• Miller, J and Benfield (2008) – Adverse effects of spinal manipulative therapy in children younger than 3 years: a retrospective study in a chiropractic teaching clinic. JMPT Jul-Aug;31(6):419-23.
  • McCann, L.J. & Newell, S.J. (2006). Survey of paediatric complementary and alternative medicine in health and chronic disease. Archives of Diseases of Childhood, 91, 173-174
  • Corso, M.,  Cancelliere, C. ,  Mior., Taylor-Vaise, A.   Côté, P. (2020) – The safety of spinal manipulative therapy in children under 10 years: a rapid review. Chiropractic Manual therapy 25: 12


  1.  “taking joints to the end range of function” (range of motion, more likely) is arguably not “very gently”;
  2.  “we strive to follow a system of evidence-based care”; I do not think that this is possible because pediatric chiropractic care is hardy evidence-based;
  3.  as a generalizable statement, this seems to be not true;
  4.  ” lower force, depth, amplitude and speed”; I am not sure that there is good evidence for that;
  5.  research has foremost shown that there might be significant under-reporting;
  6.  to blame the medical profession for diagnoses missed by chiropractors seems odd;
  7.  possibly because of under-reporting;
  8.  possibly because of under-reporting;
  9.  possibly because of under-reporting;
  10.  possibly because of under-reporting;
  11.  possibly because of under-reporting;
  12.  your impressions are not evidence;
  13. your child might get even better without chiropractic care;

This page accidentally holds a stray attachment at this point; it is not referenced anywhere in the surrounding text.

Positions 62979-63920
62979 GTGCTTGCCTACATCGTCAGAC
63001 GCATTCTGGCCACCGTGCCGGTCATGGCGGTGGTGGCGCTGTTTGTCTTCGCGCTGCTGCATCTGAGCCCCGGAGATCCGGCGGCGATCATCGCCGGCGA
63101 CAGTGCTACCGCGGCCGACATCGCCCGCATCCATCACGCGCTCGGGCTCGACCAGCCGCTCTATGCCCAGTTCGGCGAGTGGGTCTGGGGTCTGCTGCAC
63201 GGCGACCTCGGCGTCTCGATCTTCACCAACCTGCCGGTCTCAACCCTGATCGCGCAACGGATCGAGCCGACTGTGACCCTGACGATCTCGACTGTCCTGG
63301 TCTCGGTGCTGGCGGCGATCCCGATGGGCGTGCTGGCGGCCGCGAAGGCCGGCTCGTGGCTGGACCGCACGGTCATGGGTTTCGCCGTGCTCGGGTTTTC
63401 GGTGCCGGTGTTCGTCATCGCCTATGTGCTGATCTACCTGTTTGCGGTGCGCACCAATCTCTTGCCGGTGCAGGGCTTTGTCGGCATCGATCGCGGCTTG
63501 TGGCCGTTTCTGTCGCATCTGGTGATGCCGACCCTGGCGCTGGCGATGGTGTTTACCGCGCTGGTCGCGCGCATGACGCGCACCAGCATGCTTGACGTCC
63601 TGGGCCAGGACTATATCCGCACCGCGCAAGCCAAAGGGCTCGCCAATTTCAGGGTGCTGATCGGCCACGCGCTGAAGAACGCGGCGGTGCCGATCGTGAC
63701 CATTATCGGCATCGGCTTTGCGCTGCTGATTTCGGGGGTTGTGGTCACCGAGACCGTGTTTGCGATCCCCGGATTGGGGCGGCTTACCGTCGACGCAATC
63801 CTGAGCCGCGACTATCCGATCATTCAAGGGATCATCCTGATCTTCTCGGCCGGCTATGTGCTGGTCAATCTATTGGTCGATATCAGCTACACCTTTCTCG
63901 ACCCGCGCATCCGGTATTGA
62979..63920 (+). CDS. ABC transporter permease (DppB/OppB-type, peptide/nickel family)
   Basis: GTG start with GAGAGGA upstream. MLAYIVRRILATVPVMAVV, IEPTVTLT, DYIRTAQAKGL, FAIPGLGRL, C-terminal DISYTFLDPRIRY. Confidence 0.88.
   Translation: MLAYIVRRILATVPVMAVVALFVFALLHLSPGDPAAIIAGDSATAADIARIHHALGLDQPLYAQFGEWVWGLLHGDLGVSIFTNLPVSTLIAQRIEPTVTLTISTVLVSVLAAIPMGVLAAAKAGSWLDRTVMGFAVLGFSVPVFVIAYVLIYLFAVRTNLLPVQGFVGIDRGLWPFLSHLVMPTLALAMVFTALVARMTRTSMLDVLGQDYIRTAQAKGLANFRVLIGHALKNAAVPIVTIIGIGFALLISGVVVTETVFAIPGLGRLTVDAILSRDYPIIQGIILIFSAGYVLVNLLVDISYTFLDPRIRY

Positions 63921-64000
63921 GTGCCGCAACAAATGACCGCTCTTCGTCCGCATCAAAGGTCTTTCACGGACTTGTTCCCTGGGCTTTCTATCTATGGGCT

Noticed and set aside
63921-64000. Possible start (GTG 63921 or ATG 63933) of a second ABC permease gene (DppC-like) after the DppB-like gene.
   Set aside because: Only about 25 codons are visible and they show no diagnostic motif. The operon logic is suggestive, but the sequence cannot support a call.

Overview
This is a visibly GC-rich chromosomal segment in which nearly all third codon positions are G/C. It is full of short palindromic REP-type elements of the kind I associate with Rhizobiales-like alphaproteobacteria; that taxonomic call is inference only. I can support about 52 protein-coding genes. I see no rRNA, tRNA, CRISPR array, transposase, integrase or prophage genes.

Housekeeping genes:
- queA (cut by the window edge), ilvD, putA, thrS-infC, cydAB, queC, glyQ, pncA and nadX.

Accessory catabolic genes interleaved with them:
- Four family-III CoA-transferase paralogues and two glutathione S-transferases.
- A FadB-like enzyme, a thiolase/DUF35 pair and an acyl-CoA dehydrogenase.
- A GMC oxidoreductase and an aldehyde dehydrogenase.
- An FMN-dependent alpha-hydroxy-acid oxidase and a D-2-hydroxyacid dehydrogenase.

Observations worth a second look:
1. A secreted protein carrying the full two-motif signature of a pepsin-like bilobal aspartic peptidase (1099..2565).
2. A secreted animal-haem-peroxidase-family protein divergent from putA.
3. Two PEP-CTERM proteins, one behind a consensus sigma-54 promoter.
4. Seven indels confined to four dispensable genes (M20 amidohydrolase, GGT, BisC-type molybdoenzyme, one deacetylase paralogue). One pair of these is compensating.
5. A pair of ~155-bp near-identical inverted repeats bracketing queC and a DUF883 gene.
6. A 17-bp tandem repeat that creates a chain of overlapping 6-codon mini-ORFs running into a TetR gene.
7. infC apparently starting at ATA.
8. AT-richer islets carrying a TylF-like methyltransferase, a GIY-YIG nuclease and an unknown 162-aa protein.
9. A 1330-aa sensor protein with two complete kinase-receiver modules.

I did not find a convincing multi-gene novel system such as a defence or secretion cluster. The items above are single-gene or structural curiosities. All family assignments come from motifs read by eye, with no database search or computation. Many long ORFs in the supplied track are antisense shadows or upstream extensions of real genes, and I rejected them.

14. referral rates of chiropractors tend to be low;
  15. possibly because of under-reporting;
  16. chiropractors have no prescription rights but some lobby hard for it;
  17. irrelevant if we consider the intervention useless and thus obsolete;
  18. any evidence for this statement?;
  19. satisfaction rates are no substitute for real evidence;
  20. that does not mean they are effective, safe, or value for money;
  21. this is perhaps the strangest statement of them all – do chiropractors think they are the optimal diagnosticians for all complaints?


According to its title, the paper was supposed to deal with consent for chiropractic pediatric care. It almost totally avoided the subject and certainly did not list the information chiropractors must give to parents before commencing treatment.

Considering the arguments that the article did provide has brought me to the conclusion that chiropractors who treat children are out of touch with reality and seem in danger of committing child abuse.

This meta-analysis aimed “to provide better evidence of the efficacy of manual therapy (MT) on adolescent idiopathic scoliosis (AIS)”.

All RCTs of MT for the management of patients with AIS were included in the present study. The treatment difference between the experimental and control group was mainly MT. The outcomes consisted of the total effective rate, the Cobb angle, and Scoliosis Research Society-22 (SRS-22) questionnaire score. Electronic database searches were conducted from database inception to July 2022, including the Cochrane Library, PubMed, Web of Science, Embase, Wanfang Data, CNKI, and VIP. The pooled data were analyzed using RevMan 5.4 software.